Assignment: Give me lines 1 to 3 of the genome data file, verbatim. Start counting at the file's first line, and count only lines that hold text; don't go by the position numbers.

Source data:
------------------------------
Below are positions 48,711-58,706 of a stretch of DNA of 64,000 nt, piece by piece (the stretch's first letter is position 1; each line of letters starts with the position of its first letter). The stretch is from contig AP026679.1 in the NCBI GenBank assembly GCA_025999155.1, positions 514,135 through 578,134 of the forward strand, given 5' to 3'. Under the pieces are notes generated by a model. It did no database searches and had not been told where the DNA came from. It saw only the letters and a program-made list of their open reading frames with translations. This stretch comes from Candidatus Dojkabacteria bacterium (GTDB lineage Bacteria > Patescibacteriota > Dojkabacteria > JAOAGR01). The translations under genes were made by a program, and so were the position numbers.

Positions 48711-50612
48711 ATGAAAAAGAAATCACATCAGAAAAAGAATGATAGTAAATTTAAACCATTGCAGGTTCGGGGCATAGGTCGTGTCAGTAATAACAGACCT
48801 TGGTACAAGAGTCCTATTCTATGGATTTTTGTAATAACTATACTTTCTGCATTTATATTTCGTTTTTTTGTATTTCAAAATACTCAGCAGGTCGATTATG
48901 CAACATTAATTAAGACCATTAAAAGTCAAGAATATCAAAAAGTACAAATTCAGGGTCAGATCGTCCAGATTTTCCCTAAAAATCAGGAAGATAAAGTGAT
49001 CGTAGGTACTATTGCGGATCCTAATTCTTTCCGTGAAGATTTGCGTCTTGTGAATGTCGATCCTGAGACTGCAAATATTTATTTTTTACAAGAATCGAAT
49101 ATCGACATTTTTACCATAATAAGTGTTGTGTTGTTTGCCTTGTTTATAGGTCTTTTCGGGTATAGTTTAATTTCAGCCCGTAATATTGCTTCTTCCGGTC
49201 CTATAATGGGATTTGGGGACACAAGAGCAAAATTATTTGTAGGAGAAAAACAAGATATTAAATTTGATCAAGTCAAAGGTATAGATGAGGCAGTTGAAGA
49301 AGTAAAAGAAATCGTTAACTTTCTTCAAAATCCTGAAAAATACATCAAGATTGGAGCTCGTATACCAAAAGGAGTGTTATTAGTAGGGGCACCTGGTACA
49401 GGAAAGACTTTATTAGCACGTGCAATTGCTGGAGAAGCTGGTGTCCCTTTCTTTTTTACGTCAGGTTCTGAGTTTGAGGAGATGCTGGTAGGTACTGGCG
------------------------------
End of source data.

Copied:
Below are positions 48,711-58,706 of a stretch of DNA of 64,000 nt, piece by piece (the stretch's first letter is position 1; each line of letters starts with the position of its first letter). The stretch is from contig AP026679.1 in the NCBI GenBank assembly GCA_025999155.1, positions 514,135 through 578,134 of the forward strand, given 5' to 3'. Under the pieces are notes generated by a model. It did no database searches and had not been told where the DNA came from. It saw only the letters and a program-made list of their open reading frames with translations. This stretch comes from Candidatus Dojkabacteria bacterium (GTDB lineage Bacteria > Patescibacteriota > Dojkabacteria > JAOAGR01). The translations under genes were made by a program, and so were the position numbers.

Positions 48711-50612
48711 ATGAAAAAGAAATCACATCAGAAAAAGAATGATAGTAAATTTAAACCATTGCAGGTTCGGGGCATAGGTCGTGTCAGTAATAACAGACCT